By Morgan Goddard, Contributing Writer
Alexandria Glotfelty is a Senior Theatre Major at West Liberty University
Q: When/How did you decide to do theatre?
A: I took my first theatre class in my first year of high school. I took this class originally because I cannot draw, and did not want to take an art class. Ever since that year I have loved theatre and my passion for it grew.
Q: How many collegiate/professional productions have you been in and what has been your favorite production?
A: I have been in six collegiate productions at West Liberty, which include A Midsummer Night’s Dream by William Shakespeare as Helena, The Diary of Anne Frank by Albert Hackett and Frances Goodrich, and She Kills Monsters by Qui Nguyen as Agnes amongst a few others.
I have enjoyed all the roles I have been in, but my favorite would have to be Midsummer’s, because that was the first show that I really got to explore my goofy side with her character.
Q: What is your dream role and what are some of your acting goals for the future?
A: My dream role, as of right now, would be Violet or Beverly Weston in August: Osage County by Tracy Letts. My future goals after learning at West Liberty, are to go to Graduate school and keep working on my craft as an actor and continue learning.
Q: How do you approach auditions, and do you still get nervous?
A: For auditions, I’m the type of person to practice in some form everyday; whether it be working on my voice, stretching, going trough my over all objective, goals, and tactics for the piece, and blocking the piece itself and determining underlying thoughts. Yes, I do still get nervous. Its always hard in any career to put yourself out there, but I will say I do not get as nervous as I used to due to getting the opportunities at West Liberty to audition for theatre conventions, competitions, and auditioning classes. The nerves never go away.
Q: What schools did you audition for in Chicago? (Also what were the exact dates)
A: In Chicago I auditioned for URTA: University Resident Theatre Auditions. These auditions gave you a chance to be viewed by gradate schools and theatre companies some of which included University of Arizona, California institute of the arts, California state Fullerton, University of Cincinnati, University of Connecticut, University of Florida, Florida State, and University of South Carolina amongst many others.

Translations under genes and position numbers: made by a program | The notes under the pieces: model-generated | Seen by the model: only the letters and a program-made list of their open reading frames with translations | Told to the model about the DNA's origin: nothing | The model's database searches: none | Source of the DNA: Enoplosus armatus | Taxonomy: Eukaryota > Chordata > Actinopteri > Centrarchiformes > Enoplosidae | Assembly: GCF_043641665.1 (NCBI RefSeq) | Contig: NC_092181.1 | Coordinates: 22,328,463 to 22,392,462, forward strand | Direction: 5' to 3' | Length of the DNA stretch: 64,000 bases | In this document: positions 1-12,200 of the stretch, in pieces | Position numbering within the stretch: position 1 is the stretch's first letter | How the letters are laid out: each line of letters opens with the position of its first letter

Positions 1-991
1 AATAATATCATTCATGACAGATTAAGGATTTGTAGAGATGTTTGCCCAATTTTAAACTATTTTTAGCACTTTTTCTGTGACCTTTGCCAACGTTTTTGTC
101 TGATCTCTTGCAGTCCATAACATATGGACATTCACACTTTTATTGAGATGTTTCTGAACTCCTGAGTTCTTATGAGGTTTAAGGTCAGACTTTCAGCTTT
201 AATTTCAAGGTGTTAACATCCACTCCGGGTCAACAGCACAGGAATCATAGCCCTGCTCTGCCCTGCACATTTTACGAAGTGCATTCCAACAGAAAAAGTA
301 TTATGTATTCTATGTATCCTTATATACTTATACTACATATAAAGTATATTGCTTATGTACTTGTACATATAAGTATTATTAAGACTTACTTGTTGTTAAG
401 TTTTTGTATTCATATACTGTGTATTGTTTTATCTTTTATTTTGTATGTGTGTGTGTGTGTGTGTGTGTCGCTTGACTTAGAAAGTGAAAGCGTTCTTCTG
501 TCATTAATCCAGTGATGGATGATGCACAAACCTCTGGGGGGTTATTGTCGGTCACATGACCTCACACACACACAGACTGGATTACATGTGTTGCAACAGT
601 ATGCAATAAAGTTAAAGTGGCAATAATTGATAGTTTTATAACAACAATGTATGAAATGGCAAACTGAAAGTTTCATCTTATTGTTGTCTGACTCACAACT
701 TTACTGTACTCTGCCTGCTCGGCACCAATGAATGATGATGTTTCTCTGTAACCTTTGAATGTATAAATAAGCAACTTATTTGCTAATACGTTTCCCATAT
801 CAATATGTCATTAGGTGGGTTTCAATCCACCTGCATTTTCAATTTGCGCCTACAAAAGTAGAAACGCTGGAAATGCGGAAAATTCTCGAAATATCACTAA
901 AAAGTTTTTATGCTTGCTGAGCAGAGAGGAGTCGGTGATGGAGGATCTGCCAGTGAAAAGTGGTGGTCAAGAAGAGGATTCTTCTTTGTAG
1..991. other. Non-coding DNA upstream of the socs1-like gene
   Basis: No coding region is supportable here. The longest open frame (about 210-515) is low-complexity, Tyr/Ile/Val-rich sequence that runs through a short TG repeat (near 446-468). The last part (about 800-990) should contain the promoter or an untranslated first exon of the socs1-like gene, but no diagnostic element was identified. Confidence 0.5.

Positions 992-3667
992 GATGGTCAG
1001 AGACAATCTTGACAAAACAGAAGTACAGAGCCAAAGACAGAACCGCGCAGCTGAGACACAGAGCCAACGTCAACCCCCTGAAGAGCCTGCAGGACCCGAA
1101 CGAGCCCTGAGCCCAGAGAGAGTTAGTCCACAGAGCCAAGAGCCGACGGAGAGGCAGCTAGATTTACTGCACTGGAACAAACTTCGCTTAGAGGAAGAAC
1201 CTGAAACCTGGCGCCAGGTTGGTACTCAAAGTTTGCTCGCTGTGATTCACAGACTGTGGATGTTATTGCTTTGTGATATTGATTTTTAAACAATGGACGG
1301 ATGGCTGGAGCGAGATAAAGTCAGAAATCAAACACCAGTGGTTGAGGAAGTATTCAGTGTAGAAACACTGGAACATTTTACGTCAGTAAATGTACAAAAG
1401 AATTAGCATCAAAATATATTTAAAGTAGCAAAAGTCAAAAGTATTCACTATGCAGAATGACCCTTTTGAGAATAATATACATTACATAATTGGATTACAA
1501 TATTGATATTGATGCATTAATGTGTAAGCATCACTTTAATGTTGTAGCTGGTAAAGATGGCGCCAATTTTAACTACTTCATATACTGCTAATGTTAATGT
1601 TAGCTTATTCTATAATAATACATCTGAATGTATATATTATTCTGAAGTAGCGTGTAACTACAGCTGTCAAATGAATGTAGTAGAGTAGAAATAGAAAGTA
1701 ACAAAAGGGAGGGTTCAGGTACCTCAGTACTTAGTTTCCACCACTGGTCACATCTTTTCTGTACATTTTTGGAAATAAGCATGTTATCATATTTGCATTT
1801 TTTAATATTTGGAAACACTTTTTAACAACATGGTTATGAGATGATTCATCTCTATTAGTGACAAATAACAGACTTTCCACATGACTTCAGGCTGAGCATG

Q: What was the process like?
A: The process started with orientation where they went over how the day would go about and let the actors view and walk around in the audition space. Once it came close to your audition time, the stage manager would call your name, let you know how many people were in front of you, and ask you to be ‘on deck’, line up behind the person in front of you so that you could be ready to go in.
The stage manager then would signal you to go into the space, introduce yourself, and perform your pieces. You had only two minutes to perform your audition, and they would call time on you if you went over, ending your audition. Once your audition was over, you were free to do what you wanted, but had to be back for your call back sheet. (The list of companies and graduate schools that were interested in your audition piece and wanted to keep in contact with you).
On that call back sheet would be interview times set up that afternoon with graduate schools. There was also a section where if a school or company could not interview you, but wanted you to still contact them with a resume and head shot, you were able to do so.
Q: How do you deal with being declined a role and what advice would you like to give your fellow students?
A: Any decline to do anything you are passionate about is hard to hear and process. I take time to let myself be upset by it, but after that I focus on what I can do better next time. I practice my auditioning skills, work on scenes with fellow actors, and perform these scenes and audition pieces for faculty members to get notes and advice on how to do better and what to work on.
Never stop working for what you want. Even when you are denied a role, a job position, never let being told no destroy your passion and determination for your dreams. Fight for it, if you do that, doors full of opportunities will open up for you!
Photo Credit: West Liberty University Department of Theater